Friday, July 25, 2008
Gertrude Bell wrote of the 'terrible and wonderful things that happen in high places' after climbing the north east face of the Finsteraarhorn in August 1902. She spent 57 hours in the attempt amidst a blizzard and mist, her ice axe teased by lightning, which provoked her cool words: 'It's not nice to carry a private lightning conductor in your hand in the thick of a thunderstorm'. Finally the party made a safe retreat to Meiringen, where she consumed a great many boiled eggs and jugs of hot milk and discovered her toes to be frostbitten. This made Finsteraarhorn the end of her illustrious and extraordinary climbing career.
My own attempt last Tuesday was on a far easier route - the south west flank and north west ridge that most parties take from the Finsteraarhorn Hut. The cloudless star-filled sky gave way to a lilac and rose dawn, a day that later fulfilled its promise, higher up, when it exposed below us and far away the fins, butresses, waves and ripples of the Alps. The dark rift of the snowless Rhone Valley was a shadow separating us from the further reaches of the Valais where we had climbed the week before.
Our own expedition was not hampered by bad weather but by a heavy fall of snow the previous day which made the going slow, hid the yawning crevasses from us, and turned the final ridge to a mix of ice-silled rock and slippery snow stacked loosely against the steep fin-side of this monarch of a mountain.
Mindful of the 'terrible things' that had befallen my father's party in 1952 by decending too late in the day, I'm proud of our decision to embrace the sense of height, achievement, view, and our fast-beating, roped-together, joyful hearts and turn back 100 metres from the summit. Looking back the following day as we left the mountain to descend to the green valleys via the Grunhornlucke (pictured), the wisdom of this choice was spelt out by the chaotic scribble of avalanched snow that now covered the graceful curving line our feet had drawn into the snow.
Wednesday, July 2, 2008
"The Alps themselves, which your own poets used to love so reverently, you look upon as soaped poles in a bear-garden, which you set yourselves to climb, and slide down again, with 'shrieks of delight'". This was part of John Ruskin's scathing attack on climbers and tourists despoiling the Alps in his lecture 'Sesame and Lilies' of 1864.
I think I see where he's coming from. I've long loved being in a mountain environment - the views, the elevation and change of perspective away from busy life in the valleys, the physical challenge of reaching a summit. But I've not been a very conscientious munro-bagger despite living in Scotland, and as I've got older, I've been drawn more to walk amongst the human stories that haunt the lower ways, the passes and old roads, the journeys through mountain territory. There can be something gruesomely target-driven about summit fever, cars on Saturday and Sunday mornings clustered below honey-pot Munros, eroded single-track paths.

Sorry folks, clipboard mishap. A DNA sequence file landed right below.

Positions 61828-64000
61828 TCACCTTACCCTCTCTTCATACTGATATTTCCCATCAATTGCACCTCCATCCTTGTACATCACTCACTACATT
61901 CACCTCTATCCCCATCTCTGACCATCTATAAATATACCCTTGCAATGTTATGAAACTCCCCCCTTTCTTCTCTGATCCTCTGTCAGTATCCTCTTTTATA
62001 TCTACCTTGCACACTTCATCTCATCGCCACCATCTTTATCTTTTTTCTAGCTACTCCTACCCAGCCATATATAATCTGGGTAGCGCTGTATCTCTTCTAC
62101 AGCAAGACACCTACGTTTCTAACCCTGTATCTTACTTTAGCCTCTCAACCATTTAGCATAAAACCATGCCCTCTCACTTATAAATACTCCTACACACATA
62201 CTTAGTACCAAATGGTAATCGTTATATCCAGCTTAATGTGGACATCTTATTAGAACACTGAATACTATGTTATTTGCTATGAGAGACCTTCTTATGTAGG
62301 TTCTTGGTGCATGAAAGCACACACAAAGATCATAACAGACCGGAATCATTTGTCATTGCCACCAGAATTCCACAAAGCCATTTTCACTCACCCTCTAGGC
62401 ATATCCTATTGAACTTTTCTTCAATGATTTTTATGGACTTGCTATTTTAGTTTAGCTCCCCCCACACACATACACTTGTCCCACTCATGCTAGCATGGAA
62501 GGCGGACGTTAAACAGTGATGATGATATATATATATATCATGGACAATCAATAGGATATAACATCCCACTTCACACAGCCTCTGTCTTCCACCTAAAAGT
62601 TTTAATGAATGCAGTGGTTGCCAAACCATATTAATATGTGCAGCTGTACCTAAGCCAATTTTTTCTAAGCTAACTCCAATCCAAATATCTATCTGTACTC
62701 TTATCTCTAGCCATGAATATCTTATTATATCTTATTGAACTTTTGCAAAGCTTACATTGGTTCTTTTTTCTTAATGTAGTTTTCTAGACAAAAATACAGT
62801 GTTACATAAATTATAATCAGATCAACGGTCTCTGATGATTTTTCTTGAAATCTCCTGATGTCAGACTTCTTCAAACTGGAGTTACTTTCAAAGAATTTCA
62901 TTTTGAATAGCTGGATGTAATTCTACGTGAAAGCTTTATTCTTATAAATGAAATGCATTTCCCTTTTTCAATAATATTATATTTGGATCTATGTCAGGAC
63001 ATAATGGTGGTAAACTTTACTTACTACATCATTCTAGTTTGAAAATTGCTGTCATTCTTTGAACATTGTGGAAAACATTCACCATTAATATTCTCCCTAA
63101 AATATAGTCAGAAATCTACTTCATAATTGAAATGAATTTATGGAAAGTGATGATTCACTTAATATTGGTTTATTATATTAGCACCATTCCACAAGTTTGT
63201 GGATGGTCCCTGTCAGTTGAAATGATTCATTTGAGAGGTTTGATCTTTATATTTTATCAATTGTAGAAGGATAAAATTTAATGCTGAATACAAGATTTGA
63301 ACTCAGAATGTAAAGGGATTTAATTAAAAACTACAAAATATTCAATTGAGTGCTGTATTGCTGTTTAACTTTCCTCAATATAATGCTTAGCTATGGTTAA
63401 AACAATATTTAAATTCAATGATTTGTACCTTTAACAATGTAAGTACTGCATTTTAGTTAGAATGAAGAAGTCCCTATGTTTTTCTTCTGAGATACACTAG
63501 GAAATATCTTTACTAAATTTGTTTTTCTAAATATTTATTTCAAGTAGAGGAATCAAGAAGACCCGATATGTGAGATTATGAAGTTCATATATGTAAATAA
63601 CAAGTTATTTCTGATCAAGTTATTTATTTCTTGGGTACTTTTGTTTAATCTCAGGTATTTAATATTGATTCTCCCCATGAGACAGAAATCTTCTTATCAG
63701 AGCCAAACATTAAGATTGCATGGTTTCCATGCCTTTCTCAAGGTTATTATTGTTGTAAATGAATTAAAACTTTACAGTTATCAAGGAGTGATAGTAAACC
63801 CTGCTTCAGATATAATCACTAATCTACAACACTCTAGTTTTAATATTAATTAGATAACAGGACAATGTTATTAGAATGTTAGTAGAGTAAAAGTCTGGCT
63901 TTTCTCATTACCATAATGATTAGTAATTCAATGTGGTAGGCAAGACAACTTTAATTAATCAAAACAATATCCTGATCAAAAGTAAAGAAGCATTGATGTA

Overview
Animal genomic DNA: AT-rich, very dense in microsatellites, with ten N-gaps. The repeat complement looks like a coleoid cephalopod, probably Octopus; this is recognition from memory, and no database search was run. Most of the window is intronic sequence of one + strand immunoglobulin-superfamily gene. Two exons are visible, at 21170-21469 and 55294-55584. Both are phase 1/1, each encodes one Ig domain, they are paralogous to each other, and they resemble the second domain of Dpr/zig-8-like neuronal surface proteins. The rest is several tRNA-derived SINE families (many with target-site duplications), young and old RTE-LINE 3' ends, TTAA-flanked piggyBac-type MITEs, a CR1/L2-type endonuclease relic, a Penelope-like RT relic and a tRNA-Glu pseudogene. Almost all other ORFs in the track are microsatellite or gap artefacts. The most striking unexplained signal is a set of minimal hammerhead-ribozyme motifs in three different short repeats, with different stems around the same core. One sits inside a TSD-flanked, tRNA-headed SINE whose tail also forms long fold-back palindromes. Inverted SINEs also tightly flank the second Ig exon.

So why am I off to the Alps with the intention of climbing one particular summit - Finsteraarhorn, the highest in the Swiss Bernese Oberland at 4274 metres? The idea first occurred to me when in 2004 I went to Norway with my friend Yuli and some of her family to retrace the journey her father, Sven Somme, made in 1944 through the mountains from the west coast and across the border to safety in Sweden, after escaping Nazi arrest and certain execution. He had written an account of this journey which made it possible to retrace the route fairly accurately and to imagine some of his experiences and feelings along the way.
It began to occur to me that I could do something similar in the footsteps of my own father who died when I was very young. Perhaps I could climb a tribute towards his memory. Knowing that I shared with him a passion for mountains, but with little knowledge of his climbing experiences or their whereabouts, I began to dig about. I found more about the dramatic details of his own trip to Switzerland in 1952, and was led by a series of coincidences to find a couple of compatible climbing partners amongst friends.
So the ice axes, crampons, are assembled, muscles at least partly flexed. This is my first Alpine trip and I've heard Ruskin's warning about the culture. As I rub shoulders in mountain huts with climbers obsessed with lightweight gear and gazing up to slippery slopes, I will take care not to look at any mountain as if it's a 'soaped pole'.